Teenage drama can seem slight in retrospect, but director Moselle’s 2018 movie Skate Kitchen gracefully captured fumbling conflicts wrought by white lies and jealousy without resorting to overstatement. Like many skateboarding movies, the pastime was framed as an escapist outlet from tension at home. This six-episode TV reboot drops that central theme and reunites the same cast of New York City skateboarders – Rachelle Vinberg, Ajani Russell, Nina Moran, Moonbear and Dede Lovelace – for another summer of hanging out, bad decisions, stoner gags and -personal growth. Whereas the film had a leisurely and romantic grandeur, Betty is just leisurely – which is fine. Each charming cast member gets a more substantive arc as Skate Kitchen lead Vinberg shifts to ensemble player. Moselle wistfully captures downtown NYC summer vibes and plot points hinge on class, race and trust among friends. Betty is more slight, its narratives a little more contrived than character-driven, compared with Skate Kitchen. But the characters feel fully alive. The message that communication and emotional vulnerability are learned the hard way comes through in vivid details without veering too far into morality play. Episodes air Fridays on HBO Canada and stream on Crave.NNNN
Belcourt’s drama stars Orphan Black’s Kristian Bruun as Damon, a heartsick geologist who volunteers for a one-way mission to Mars, and The Expanse’s Cara Gee as Phoebe, a musician who complicates his plan. A small movie about big things, it feels right at home on the small screen. Belcourt (Tkaronto) and co-writer/co-producer Duane Murray find a lovely contrast between the scope of interplanetary travel and Damon’s own internal journey, finding small notes of comedy in the character’s pathetic state: dumped by his wife (Meghan Heffern) for a more athletic lover (Morgan David Jones), Damon now lives in the basement of the home they used to share. Bruun builds a marvellous performance out of that situation, which has amplified Damon’s other insecurities: he’s so deeply uncomfortable around people that leaving the planet can seem like a viable option. Gee’s lively, complicated energy sparks him back to life without quite tipping over into manic-pixie-dream-girl wish-fulfillment; she’s her own person with her own stuff to deal with, and Red Rover is open to that as well. 103 minutes. On video on demand platforms. NNNN
(Ryan Murphy, Ian Brennan)
Murphy and Brennan’s Netflix mini-series is earnest, cheesy and self-congratulatory. And yet, it got to me. The show shines a light on marginalized characters who orbited tinseltown in 1957, working in the shadows playing demeaning roles on screen or turning tricks at motels. It has fun tweaking history, Tarantino-style, to empower those characters and give them a happy ending. David Corenswet, Jeremy Pope, Pattie Lupone, Joe Mantello, Laura Harrier and Darren Criss play the variously gay, straight, Black, white and Asian characters making a movie about Peg Entwistle, the actor who climbed up the letter H on the Hollywoodland sign and leapt to her death in 1932. However, in Murphy and Brennan’s Hollywood, Entwistle’s tragic and true story about crushed dreams gets flipped into a vehicle for hope. The series has a crafty way of taking one metaphor and turning it into another as it morphs into a delightfully naive screwball comedy built on “what ifs.” Seven episodes streaming on Netflix Canada. NNN Read a longer review here.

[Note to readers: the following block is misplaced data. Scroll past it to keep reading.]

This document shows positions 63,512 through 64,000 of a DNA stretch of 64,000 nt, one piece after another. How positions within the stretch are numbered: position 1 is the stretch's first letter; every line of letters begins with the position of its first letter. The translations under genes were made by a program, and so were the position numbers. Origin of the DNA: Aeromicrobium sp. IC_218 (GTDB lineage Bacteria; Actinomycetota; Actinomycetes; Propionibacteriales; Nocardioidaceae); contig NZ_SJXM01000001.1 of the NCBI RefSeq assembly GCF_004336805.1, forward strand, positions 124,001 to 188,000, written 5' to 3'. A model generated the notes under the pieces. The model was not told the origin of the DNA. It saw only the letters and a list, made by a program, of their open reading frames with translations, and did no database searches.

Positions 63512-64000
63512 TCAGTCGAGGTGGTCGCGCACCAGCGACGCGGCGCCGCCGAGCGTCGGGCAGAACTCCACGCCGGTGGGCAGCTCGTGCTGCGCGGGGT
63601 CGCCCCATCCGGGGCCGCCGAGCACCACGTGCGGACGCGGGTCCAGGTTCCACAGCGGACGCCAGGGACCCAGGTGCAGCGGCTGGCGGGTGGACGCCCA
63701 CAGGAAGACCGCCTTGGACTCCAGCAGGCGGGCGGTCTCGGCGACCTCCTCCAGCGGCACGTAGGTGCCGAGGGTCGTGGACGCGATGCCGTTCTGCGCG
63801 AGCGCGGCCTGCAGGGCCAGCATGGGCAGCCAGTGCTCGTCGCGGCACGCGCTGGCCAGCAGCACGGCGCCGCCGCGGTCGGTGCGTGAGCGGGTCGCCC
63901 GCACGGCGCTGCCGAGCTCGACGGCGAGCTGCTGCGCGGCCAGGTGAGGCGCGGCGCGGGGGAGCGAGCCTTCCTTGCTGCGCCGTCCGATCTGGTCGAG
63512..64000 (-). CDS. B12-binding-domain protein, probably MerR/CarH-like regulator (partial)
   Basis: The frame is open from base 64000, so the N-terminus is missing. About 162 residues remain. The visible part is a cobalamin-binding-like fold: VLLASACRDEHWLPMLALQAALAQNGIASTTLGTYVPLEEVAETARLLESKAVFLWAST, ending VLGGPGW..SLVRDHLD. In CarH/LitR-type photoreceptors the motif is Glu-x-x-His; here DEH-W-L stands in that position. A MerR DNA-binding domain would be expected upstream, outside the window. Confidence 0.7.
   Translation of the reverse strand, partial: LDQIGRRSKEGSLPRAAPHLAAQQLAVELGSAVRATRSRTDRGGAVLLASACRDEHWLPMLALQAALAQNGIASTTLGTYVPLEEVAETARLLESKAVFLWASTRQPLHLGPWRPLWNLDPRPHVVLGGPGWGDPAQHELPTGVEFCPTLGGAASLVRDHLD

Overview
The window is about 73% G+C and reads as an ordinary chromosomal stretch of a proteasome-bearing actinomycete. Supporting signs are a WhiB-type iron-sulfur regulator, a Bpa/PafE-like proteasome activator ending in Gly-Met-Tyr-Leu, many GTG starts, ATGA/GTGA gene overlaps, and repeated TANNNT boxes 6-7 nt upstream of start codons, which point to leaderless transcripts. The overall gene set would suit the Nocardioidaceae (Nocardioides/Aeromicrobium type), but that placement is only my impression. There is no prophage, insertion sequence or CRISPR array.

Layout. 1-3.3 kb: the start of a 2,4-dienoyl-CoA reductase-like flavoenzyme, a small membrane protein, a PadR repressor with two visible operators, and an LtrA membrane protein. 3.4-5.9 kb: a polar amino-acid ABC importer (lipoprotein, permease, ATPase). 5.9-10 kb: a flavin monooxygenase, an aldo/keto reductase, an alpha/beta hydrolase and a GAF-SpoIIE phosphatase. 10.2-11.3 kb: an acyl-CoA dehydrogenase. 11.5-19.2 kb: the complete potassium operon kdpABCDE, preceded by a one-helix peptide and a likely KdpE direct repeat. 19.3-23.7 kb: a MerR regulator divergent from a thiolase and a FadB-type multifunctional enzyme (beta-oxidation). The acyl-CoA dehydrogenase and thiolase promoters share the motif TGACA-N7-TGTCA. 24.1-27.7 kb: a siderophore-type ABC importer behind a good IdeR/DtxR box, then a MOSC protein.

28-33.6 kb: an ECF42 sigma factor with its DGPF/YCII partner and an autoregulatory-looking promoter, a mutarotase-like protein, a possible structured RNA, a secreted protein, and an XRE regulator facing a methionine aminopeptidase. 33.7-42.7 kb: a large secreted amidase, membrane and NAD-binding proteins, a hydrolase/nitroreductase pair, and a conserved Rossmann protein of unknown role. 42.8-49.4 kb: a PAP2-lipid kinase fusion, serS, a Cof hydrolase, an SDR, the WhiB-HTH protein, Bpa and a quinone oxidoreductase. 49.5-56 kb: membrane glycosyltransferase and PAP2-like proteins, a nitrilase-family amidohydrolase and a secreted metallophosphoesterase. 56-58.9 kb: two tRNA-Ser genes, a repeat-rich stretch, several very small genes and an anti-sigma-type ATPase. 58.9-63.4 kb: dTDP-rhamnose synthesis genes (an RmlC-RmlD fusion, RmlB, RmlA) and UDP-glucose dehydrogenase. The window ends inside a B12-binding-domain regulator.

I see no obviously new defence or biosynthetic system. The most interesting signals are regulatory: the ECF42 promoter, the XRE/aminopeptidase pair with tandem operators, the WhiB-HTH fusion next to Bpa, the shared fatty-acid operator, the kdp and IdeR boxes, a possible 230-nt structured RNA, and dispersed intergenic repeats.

Castle In The Ground
After his intimate, devastating drama The Other Half, writer/director Klein delivers a very different study of co-dependency about a young man (Alex Wolff) who falls into the orbit of a troubled neighbour (Imogen Poots) in Sudbury, 2012. She’s an opioid addict; he’s about to be. The film filters a conventional addiction narrative through layers of grief, attachment and atonement, and Klein – an actor himself – lets his cast play those notes fully. Wolff plays a minor-key variation on his lost-soul quality from Hereditary, Poots mixes restlessness and rage as his damaged mentor, and Tom Cullen and Neve Campbell make brief, quietly heartbreaking appearances as people dealing privately with profound pain. You’ll feel for all of them. One small caution: a lot of this movie takes place in small, suffocating apartments where people are effectively isolated with themselves or each other. Given our current circumstances, rewatching it now was a considerably more intense experience than I’d expected. 105 minutes. Available on video on demand platforms. NNNN
Tom Henry: 66 Jokes
This comedy special demonstrates why Toronto’s Henry is one of the funniest and most distinctive stand-ups working today. Taped last year at Montreal’s Just For Laughs Festival, 66 Jokes collects some of his best jokes (many previously heard on his album Tom Henry Kills), delivered in his signature deadpan, expressionless style. He’s especially good at taking apart banal everyday expressions – “no rhyme or reason,” “fit as a fiddle” – or playing with your expectations after he sets up a joke. People with full sleeve tattoos; amateur musicians who have lightning bolts on their guitar straps; vegan bakers – no one is spared from his merciless, sharp observations. Henry takes special glee in quietly sending up the pretentious and gimmicky, like the guy who wrote a novel without using the letter e. And he’s clever enough to mix up the energy of his short jokes with two sequences, one a playful haiku section accompanied by a tenor sax, and the other… well, it’s too intriguing to spoil, but it provides a fittingly absurd twist to the end of his brilliant set. Begins streaming March 15 on Crave. 44 minutes. NNNNNRead an interview with Tom Henry here.